Submitted by Editor on Fri, 24/02/2023 - 16:00


For the last 10 years, Spurtle has been photographing the street-name signs of Spurtleshire.

The aim has been to record their variety of design, aesthetic appeal, interesting history, and the effects of time and human interaction.

Today, we concentrate on the haunting presence of Spurtleshire street names long since passed away.

We begin with Duke Street, the name for the south end of today’s Dublin Street from 1802 until 1967. It was dropped to avoid confusion with the Duke Street in Leith.

Faded old street-name sign for Duke Street. White letters on black background.
The name DUKE STREET carved into a masonry block on a corner. Above it is a more recent street-name sign for DUBLIN STREET.

Not many people recall Catherine Place, which used to be the name for the section of road between Huntley St and Boat Green.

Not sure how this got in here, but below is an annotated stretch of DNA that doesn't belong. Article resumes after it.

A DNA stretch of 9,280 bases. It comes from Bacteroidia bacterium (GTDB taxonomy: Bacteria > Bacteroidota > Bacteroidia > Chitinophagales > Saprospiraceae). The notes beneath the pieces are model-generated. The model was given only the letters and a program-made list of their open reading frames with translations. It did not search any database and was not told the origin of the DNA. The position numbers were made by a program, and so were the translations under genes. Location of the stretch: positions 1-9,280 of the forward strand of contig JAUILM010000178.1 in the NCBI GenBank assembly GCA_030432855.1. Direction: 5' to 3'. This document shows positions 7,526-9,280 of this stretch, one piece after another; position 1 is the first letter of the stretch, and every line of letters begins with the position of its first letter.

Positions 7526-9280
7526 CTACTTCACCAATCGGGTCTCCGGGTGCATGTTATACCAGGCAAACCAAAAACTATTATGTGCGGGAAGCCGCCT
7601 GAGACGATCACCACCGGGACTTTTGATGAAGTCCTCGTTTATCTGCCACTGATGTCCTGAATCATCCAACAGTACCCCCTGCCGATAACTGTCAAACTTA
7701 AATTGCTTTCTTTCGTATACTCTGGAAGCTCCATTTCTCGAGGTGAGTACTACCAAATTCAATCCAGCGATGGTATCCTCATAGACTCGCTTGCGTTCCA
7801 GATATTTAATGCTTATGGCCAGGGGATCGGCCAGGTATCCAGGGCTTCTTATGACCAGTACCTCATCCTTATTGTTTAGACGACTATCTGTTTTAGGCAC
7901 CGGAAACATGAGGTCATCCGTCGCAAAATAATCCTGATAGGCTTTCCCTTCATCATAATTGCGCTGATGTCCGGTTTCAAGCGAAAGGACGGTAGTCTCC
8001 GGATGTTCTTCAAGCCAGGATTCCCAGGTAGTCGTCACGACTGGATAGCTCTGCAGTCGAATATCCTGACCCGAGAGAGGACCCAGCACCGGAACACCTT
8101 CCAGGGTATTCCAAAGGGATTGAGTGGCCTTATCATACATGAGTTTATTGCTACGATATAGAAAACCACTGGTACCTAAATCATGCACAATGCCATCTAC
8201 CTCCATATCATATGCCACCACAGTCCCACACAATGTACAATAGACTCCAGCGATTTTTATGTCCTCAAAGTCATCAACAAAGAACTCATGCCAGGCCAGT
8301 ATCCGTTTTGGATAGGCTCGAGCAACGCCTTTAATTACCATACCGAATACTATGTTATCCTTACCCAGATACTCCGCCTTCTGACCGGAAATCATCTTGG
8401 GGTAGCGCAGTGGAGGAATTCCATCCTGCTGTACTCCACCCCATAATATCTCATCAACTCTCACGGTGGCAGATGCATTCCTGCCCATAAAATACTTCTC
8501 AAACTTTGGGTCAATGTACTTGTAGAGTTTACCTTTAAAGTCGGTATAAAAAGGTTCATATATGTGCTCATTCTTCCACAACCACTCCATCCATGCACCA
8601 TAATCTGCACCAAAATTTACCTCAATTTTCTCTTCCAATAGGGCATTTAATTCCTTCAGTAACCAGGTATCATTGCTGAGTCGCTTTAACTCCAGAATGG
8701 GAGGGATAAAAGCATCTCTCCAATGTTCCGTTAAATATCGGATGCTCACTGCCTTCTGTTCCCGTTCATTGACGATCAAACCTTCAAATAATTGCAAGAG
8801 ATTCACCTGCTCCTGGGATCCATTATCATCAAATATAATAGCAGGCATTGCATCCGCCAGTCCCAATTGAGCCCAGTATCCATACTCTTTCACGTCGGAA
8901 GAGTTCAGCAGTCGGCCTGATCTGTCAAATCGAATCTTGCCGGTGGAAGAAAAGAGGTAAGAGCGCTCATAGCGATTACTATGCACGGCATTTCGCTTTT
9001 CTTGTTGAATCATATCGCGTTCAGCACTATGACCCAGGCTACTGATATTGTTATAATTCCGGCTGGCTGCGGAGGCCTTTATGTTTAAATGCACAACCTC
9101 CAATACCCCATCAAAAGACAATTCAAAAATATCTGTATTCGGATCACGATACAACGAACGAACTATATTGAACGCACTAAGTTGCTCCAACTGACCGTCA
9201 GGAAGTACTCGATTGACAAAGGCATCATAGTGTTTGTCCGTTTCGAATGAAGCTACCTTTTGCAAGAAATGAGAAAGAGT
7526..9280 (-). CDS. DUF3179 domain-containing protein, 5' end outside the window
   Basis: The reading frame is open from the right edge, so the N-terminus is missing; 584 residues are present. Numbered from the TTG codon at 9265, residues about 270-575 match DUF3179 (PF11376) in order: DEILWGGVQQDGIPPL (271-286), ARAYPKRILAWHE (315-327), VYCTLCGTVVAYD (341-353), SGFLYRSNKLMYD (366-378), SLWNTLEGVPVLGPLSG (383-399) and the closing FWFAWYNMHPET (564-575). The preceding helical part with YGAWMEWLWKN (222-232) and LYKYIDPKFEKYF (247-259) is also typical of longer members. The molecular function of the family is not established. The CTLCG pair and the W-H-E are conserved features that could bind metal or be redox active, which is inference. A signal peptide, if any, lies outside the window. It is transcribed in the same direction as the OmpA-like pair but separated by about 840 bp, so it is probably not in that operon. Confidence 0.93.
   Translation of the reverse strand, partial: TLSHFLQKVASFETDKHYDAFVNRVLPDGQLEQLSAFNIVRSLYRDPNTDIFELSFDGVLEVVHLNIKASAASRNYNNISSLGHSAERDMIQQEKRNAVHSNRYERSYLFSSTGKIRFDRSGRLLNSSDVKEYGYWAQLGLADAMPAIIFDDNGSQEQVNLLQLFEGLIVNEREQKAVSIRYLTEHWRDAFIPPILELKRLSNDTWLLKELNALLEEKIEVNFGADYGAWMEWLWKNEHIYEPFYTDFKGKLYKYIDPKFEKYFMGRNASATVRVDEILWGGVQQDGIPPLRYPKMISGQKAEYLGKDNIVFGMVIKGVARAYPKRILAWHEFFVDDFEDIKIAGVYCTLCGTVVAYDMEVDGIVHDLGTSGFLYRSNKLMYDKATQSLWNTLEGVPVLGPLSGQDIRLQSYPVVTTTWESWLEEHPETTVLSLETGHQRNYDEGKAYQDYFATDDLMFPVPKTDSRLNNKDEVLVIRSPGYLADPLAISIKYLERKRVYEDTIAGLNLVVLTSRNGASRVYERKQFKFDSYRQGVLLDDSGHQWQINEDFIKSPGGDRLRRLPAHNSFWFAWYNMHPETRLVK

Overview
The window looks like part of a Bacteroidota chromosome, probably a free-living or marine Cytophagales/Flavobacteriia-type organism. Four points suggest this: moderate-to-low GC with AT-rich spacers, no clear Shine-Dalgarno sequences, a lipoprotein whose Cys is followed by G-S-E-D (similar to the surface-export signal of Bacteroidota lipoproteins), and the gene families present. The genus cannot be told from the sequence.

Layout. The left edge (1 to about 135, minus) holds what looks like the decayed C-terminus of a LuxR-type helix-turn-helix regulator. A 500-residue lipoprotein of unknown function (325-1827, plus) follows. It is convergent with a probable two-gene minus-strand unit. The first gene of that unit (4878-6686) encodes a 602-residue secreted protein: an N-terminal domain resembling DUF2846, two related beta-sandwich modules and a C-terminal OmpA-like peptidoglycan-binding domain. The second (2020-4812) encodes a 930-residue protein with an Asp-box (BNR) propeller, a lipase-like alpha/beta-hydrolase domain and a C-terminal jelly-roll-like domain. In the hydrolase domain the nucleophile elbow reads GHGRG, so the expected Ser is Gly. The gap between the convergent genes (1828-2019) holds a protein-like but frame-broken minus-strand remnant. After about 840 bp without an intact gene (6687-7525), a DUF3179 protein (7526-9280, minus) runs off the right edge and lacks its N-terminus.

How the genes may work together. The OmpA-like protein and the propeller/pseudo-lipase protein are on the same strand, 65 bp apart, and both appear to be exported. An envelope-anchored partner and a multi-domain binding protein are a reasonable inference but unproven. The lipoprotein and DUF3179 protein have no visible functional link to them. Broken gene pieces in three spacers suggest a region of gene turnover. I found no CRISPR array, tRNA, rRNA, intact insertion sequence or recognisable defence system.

It first appeared in the Edinburgh & Leith Post Office Directory of 1864 and housed a number of homes and light-industrial premises until it shrank to its current dimensions around the time of the First World War. The detail below is from Bartholomew's Post Office Plan of Edinburgh, Leith and Portobello (1910–11).

Old map showing Catherine Place.

The name continued until 1969, when it was abolished to avoid confusion with West Catherine Place in Coates. The area is now part of Warriston Rd.

The photograph below was taken in 2014. The sign, at the north-eastern end of the surviving building, is currently obscured by foliage.

Faded black letters painted directly onto the masonry, reading CATHERINE PLACE.

Pitt Street referred to the southern end of today’s Brandon St between 1820 and 1967, being renamed to avoid confusion with another street of the same name in Leith.

Faded street-name sign attached to masonry. White letters on black background reading PITT STREET.

Here is all that remains of Claremont Terrace: the run of tenements between today’s 34 and 68 East Claremont Street.

Black letters reading ER, painted directly onto the masonry. A more recent sign for EAST CLAREMONT STREET obscures the rest of the name.